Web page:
Nebraska experts available to comment on 2016 election
Once the votes are tallied in the 2016 election, where does America go next? University of Nebraska-Lincoln experts are available to help journalists interpret the results and predict what the voters’ decisions mean for the future.
Political scientist Kevin Smith, who studies politics and biology, recently assisted reporters for WNYC radio, a New York City public radio station, in an experiment measuring stress hormone levels among debate watchers as well as a Texas couple who had to stop talking about the presidential race because their fights became too heated. The story appeared on WNYC’s “Only Human” program, as well as on the United States of Anxiety podcast, and was discussed on The Takeaway, NPR’s nationally distributed talk shows. Smith will be available on a limited basis Nov. 9 via email at firstname.lastname@example.org.
Political scientist John Hibbing has studied what he calls “stealth democracy” – voters who dislike the compromise inherent in politics and prefer decisiveness of un-elected experts and businesspeople. That seems to describe many Trump supporters, Hibbing has observed. Hibbing, who studies politics and biology, also can talk about voters and anxiety. Hibbing can be reached via email Nov. 9 at email@example.com.
If America elects its first female president (or not)
Sociologist Julia McQuillan has studied how to develop more women leaders in higher education. If Democrat Hillary Clinton is elected, she is prepared to discuss how it could change the implicit assumption that the top leader of the U.S. must be male. Former president Bill Clinton’s new role as first husband also could change perceptions about men’s roles at work and at home, with both genders being seen as more complete persons with both job and family responsibilities. If Trump wins, she adds, she hopes it will energize the feminist movement. McQuillan is in Florida to watch the election with her mother, but can be reached via email firstname.lastname@example.org.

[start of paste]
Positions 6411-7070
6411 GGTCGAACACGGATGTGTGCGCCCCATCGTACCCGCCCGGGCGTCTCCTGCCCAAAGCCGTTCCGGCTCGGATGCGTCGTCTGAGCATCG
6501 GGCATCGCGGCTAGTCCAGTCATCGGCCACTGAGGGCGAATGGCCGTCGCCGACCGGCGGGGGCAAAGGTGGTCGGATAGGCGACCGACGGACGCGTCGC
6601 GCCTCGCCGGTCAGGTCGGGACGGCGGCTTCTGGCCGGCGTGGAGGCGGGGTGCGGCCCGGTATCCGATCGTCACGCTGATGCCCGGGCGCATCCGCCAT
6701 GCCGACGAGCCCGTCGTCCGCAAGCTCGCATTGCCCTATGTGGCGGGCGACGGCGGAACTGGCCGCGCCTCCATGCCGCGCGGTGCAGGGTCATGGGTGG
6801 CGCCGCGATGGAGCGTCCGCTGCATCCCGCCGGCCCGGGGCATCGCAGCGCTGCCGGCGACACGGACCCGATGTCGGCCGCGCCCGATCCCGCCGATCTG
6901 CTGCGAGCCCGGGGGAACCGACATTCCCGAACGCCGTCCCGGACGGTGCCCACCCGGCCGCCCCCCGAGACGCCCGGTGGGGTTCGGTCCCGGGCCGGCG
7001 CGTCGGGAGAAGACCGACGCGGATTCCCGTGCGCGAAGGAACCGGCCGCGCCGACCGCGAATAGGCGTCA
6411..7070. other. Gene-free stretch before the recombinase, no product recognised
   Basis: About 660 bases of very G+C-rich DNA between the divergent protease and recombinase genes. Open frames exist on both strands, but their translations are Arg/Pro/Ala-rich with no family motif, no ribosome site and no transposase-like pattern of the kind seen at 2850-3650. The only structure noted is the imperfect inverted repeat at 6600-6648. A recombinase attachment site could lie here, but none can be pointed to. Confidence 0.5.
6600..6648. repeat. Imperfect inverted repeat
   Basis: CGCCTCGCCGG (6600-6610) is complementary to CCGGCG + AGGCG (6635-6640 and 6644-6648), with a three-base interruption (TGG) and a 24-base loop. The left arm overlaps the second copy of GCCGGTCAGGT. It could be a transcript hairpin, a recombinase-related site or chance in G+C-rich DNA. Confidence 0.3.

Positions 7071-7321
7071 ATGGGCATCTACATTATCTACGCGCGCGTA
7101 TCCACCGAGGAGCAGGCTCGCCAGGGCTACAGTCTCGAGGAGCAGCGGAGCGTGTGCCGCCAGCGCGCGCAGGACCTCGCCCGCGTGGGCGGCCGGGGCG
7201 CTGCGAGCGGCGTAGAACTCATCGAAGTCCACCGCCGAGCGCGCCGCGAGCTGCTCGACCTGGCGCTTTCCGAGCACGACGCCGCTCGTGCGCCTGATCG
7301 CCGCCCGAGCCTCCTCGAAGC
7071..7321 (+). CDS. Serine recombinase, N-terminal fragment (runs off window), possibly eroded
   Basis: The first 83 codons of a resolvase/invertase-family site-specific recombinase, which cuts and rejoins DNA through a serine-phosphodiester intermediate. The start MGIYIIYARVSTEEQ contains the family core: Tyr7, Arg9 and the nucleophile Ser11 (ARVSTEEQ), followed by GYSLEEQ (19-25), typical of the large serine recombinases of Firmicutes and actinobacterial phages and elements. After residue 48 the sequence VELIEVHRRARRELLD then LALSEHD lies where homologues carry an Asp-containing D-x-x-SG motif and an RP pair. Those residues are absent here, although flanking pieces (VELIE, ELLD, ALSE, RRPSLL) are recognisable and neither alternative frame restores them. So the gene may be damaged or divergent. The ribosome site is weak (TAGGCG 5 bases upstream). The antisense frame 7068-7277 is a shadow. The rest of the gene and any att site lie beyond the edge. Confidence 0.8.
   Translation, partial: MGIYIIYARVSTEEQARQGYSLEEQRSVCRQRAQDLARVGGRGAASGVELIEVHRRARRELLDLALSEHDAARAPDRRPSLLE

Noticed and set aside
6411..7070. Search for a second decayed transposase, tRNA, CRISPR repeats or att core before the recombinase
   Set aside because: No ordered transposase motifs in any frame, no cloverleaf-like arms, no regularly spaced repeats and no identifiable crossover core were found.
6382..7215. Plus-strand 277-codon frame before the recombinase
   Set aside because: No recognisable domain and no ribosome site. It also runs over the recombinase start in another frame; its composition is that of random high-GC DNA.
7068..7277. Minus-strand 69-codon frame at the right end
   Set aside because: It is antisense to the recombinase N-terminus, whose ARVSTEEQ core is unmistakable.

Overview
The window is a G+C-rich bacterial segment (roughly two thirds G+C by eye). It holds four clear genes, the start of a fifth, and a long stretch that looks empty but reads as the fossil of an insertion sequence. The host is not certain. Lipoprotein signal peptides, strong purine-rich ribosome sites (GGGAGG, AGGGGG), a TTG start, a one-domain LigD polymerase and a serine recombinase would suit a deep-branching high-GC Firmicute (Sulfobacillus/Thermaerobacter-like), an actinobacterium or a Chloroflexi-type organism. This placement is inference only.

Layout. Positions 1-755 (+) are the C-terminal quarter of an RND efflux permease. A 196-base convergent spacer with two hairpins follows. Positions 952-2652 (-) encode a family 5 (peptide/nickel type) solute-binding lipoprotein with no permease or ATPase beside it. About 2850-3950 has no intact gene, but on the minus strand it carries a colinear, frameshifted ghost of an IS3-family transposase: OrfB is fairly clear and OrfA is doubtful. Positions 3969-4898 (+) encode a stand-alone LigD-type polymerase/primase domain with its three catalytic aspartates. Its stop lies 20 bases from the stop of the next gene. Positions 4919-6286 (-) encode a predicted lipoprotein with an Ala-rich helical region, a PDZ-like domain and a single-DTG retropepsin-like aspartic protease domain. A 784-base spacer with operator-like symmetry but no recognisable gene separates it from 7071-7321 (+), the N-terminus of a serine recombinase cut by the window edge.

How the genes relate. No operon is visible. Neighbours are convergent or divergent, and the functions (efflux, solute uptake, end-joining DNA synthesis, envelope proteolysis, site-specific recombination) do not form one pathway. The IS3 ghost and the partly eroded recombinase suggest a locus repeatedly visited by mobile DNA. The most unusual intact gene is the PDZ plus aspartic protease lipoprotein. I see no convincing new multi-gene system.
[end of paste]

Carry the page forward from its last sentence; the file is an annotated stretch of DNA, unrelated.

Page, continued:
Law professor Anna Shavers also is available to discuss how the presidential election could affect women. If Clinton wins, it will be “the confirmation that a woman can serve as the leader of the free world,” she says. Though Clinton may not necessarily advance policies focused on women, her election would bring a new perspective to the White House and it sends a message to politically ambitious women and girls by showing them the presidency is a realistic possibility. “A Trump victory will simply mean that none of the things I mentioned will happen,” she added. Shavers will be at her office phone, 402-472-2194, on Nov. 9. Her email address is email@example.com.
Economist Ann Mari May is an expert on the history of women and work who serves as executive vice president and treasurer of the International Association for Feminist Economists. She can speak on the historic importance of Clinton's candidacy. She is available from 10 a.m. to 11:30 a.m. and from 2 p.m. to 4 p.m. Nov. 9. Her email address is firstname.lastname@example.org.
The candidates’ messages
Nebraska debate coach Aaron Duncan, an assistant professor of practice in communication studies, can analyze the presidential candidates’ speeches as well as the media’s presentation of the election results and the campaigns. He notes GOP candidate Donald Trump relied on a fearful and aggressive form of emotional rhetoric, while Democratic candidate Hillary Clinton reinforced the power of establishment advantages for coordination and fund raising. Duncan is available until 5:30 p.m. on Nov. 9. He can be reached via email at email@example.com.
If it’s too close to call
Law professor Eric Berger is a constitutional scholar who can discuss whether the election results can be challenged. He can be reached via email, firstname.lastname@example.org, the evening of Nov. 8 or Nov. 9, or at his office phone, 402-472-1251, the morning of Nov. 9.
The fate of Nebraska’s death penalty
Berger (see above) also is a national expert on the constitutional questions about the death penalty and the lethal injection method.
Nebraska’s surprisingly divided attitude about capital punishment
Sociologist Lisa Kort-Butler has studied Nebraskans' shifting attitudes toward the death penalty dating back to the 1980s. She has gathered preliminary data from the Nebraska Annual Social Indicators Survey that showed Nebraskans in 2016 were nearly equally divided between support and opposition to capital punishment – with 46 percent saying they preferred an alternative punishment of life in prison and 45 percent saying they favored the death penalty. Kort-Butler also has observed that a growing number of Nebraskans think capital punishment is not fair. Kort-Butler is available at 402-472-6005 after 3:30 p.m. Nov. 8 and after 9 a.m. on Nov. 9.
Additional experts on election topics may be available on request on Nov. 8. Contact Leslie Reed, national news editor, at email@example.com or 402-677-0853 (cell) or 402-472-2059, Deann Gayman, social sciences writer/editor, at 402-472-8320 or firstname.lastname@example.org.